Remember the freak out that happened when Mattel released Earring Magic Ken in the 1990's? Dolled up in a purple mesh tee shirt and shiny purple vinyl vest and sporting a single earring that was the jewelry equivalent of a knowing wink, it was clear that Barbie wasn't his girlfriend, she was his girl friend, and that Ken was probably totally crushing on Alan. Photographer Dina Goldstein had similar doubts about Ken's role in Barbie's life, but instead of wondering quietly like the rest of us, she created a whole hilarious photo shoot around the idea that Ken and Barbie are stuck in a loveless marriage. Emotional tragedy has never been so comedic.

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According to Goldstein, Barbie's runaway princess astronaut veterinarian Totally Hair success has trampled over Ken, who is basically around to support Barbie's ambitions. She writes, "'In the doll house' examines the less than perfect life of B and K. B is the most successful doll in the world. Her partner K is grappling with his sexuality and finds himself in a loveless marriage." But there's something larger than the Idealized Plastic Lady, Closeted Dude Living a Fake Perfect Life dynamic at play here, too โ€” shifting gender roles and a Western populace that hasn't yet become totally comfortable in them.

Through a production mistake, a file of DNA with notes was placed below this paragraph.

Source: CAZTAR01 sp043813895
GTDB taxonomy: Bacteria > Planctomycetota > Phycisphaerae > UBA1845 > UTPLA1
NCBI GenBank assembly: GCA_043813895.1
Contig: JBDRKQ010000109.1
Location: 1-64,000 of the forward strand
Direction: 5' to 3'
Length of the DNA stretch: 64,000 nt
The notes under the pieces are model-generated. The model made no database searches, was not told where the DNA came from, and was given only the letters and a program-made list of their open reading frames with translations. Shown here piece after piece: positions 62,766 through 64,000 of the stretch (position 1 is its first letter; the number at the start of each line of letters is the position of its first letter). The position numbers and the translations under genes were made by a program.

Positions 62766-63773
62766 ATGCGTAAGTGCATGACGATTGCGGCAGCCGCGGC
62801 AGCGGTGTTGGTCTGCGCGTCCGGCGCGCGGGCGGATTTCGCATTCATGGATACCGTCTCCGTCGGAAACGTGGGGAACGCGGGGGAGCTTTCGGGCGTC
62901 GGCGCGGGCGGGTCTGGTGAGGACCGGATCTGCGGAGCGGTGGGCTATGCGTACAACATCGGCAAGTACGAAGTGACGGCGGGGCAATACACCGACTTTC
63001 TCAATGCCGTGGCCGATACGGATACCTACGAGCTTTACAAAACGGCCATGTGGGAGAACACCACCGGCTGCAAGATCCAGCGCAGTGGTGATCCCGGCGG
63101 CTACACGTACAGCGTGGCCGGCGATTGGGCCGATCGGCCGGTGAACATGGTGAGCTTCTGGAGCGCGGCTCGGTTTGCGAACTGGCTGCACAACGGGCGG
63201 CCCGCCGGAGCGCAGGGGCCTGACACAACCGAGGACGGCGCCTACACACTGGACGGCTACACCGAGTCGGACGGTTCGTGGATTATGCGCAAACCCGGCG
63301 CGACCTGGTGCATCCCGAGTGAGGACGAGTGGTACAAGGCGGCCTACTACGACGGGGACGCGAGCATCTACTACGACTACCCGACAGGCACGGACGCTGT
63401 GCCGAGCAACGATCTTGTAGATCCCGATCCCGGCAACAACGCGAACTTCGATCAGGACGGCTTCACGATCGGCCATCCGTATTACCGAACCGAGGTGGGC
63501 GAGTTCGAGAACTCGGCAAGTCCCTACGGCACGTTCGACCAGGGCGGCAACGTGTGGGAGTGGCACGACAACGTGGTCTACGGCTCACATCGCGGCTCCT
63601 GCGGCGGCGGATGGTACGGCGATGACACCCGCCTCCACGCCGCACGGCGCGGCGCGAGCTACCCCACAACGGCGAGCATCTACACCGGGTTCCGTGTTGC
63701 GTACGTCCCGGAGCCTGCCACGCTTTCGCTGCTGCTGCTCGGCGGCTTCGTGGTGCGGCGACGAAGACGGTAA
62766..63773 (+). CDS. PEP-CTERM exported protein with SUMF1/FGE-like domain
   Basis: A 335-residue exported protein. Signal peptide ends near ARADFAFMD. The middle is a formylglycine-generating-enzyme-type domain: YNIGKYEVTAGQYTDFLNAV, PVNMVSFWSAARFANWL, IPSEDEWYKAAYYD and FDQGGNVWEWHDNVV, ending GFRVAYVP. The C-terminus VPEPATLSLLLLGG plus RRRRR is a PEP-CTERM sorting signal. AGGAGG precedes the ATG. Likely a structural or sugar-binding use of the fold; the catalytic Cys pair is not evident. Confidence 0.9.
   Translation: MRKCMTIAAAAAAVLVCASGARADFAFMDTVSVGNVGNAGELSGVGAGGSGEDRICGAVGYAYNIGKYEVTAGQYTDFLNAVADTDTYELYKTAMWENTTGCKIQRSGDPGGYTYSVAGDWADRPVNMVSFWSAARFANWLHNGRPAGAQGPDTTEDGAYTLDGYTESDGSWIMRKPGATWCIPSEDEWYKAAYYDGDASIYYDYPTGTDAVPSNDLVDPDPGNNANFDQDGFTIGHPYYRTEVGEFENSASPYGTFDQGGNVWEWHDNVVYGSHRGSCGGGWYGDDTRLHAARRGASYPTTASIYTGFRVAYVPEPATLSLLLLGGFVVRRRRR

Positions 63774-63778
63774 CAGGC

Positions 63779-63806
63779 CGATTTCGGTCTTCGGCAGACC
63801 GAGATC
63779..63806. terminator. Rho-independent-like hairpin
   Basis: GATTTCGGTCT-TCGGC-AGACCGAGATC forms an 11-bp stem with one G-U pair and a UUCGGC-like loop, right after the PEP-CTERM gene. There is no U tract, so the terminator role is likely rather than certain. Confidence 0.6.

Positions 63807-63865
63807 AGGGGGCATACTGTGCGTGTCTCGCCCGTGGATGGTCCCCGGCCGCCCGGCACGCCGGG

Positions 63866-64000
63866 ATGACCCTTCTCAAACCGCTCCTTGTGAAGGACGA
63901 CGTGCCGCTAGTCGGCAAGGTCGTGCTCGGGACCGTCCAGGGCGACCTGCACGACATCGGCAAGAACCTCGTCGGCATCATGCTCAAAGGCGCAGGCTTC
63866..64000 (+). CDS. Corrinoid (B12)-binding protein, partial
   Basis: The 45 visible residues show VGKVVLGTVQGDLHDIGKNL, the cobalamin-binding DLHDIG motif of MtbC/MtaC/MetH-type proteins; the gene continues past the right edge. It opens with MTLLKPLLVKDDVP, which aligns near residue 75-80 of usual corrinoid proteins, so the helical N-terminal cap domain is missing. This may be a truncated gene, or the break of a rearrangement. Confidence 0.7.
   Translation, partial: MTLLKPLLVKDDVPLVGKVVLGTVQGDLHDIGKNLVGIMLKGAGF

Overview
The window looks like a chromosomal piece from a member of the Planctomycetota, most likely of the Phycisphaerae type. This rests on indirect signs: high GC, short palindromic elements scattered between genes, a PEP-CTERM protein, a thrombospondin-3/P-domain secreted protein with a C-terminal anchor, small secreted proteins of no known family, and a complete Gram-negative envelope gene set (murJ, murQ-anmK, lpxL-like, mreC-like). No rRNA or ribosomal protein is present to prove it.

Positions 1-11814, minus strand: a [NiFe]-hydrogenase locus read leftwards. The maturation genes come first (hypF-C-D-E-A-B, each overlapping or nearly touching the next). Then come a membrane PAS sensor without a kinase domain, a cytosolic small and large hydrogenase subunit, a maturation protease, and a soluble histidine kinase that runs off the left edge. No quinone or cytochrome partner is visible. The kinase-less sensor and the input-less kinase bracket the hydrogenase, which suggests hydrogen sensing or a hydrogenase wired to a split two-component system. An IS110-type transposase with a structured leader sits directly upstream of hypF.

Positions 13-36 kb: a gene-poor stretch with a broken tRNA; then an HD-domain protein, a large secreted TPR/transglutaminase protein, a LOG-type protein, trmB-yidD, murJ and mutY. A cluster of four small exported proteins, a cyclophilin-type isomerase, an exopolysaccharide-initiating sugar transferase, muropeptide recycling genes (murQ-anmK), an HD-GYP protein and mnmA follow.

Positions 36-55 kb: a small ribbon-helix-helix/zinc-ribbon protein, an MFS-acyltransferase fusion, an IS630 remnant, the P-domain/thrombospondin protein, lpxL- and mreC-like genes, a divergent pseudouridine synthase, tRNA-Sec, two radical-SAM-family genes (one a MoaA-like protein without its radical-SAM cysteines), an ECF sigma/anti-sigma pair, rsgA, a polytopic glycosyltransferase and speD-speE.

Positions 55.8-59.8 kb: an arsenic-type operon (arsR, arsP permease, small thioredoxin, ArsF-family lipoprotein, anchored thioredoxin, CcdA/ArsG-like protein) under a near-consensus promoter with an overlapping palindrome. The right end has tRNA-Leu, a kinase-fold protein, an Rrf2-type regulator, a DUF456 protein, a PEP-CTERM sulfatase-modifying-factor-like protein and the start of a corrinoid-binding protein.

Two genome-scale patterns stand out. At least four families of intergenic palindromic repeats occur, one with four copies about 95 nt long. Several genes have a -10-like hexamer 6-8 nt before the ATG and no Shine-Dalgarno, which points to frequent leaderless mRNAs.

Goldstein's also behind the genius "Fallen Princesses," the series of photos that showed women dressed as beloved Disney characters doing bummery things like having lazy husbands, drinking alone in a dive bar, and hoarding cats.


If you were hoping Barbie and Ken were able to work it out, I've got some bad news (and a spoiler alert, kind of) โ€” "In the Dollhouse" ends with Barbie cutting off all of her hair and somehow ending up sitting alone on a chair, head lying alongside her. Like so many Barbie tragedies.

[In the Dollhouse]